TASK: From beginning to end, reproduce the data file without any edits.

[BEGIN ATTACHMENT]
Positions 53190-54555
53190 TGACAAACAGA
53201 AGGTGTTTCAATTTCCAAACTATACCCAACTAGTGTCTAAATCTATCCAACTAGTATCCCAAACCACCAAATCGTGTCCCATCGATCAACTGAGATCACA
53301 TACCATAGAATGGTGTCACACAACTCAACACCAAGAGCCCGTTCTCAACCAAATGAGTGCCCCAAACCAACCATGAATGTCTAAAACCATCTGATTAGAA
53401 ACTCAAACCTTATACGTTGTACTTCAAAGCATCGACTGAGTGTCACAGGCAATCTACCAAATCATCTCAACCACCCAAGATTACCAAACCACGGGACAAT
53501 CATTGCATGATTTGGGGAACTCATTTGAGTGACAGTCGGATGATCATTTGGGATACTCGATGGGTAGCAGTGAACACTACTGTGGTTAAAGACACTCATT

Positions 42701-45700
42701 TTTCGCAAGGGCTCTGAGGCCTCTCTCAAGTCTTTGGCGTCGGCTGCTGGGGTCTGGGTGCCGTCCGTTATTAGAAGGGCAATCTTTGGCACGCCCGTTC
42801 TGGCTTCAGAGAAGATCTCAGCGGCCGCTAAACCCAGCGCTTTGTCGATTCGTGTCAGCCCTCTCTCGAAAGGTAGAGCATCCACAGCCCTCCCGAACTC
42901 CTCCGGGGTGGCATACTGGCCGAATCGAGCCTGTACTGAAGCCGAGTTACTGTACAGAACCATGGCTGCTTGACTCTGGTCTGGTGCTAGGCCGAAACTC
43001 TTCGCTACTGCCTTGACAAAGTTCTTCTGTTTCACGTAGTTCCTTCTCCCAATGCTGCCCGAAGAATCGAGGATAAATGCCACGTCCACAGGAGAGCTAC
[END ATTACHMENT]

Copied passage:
Positions 53190-54555
53190 TGACAAACAGA
53201 AGGTGTTTCAATTTCCAAACTATACCCAACTAGTGTCTAAATCTATCCAACTAGTATCCCAAACCACCAAATCGTGTCCCATCGATCAACTGAGATCACA
53301 TACCATAGAATGGTGTCACACAACTCAACACCAAGAGCCCGTTCTCAACCAAATGAGTGCCCCAAACCAACCATGAATGTCTAAAACCATCTGATTAGAA
53401 ACTCAAACCTTATACGTTGTACTTCAAAGCATCGACTGAGTGTCACAGGCAATCTACCAAATCATCTCAACCACCCAAGATTACCAAACCACGGGACAAT
53501 CATTGCATGATTTGGGGAACTCATTTGAGTGACAGTCGGATGATCATTTGGGATACTCGATGGGTAGCAGTGAACACTACTGTGGTTAAAGACACTCATT

Positions 42701-45700
42701 TTTCGCAAGGGCTCTGAGGCCTCTCTCAAGTCTTTGGCGTCGGCTGCTGGGGTCTGGGTGCCGTCCGTTATTAGAAGGGCAATCTTTGGCACGCCCGTTC
42801 TGGCTTCAGAGAAGATCTCAGCGGCCGCTAAACCCAGCGCTTTGTCGATTCGTGTCAGCCCTCTCTCGAAAGGTAGAGCATCCACAGCCCTCCCGAACTC
42901 CTCCGGGGTGGCATACTGGCCGAATCGAGCCTGTACTGAAGCCGAGTTACTGTACAGAACCATGGCTGCTTGACTCTGGTCTGGTGCTAGGCCGAAACTC
43001 TTCGCTACTGCCTTGACAAAGTTCTTCTGTTTCACGTAGTTCCTTCTCCCAATGCTGCCCGAAGAATCGAGGATAAATGCCACGTCCACAGGAGAGCTAC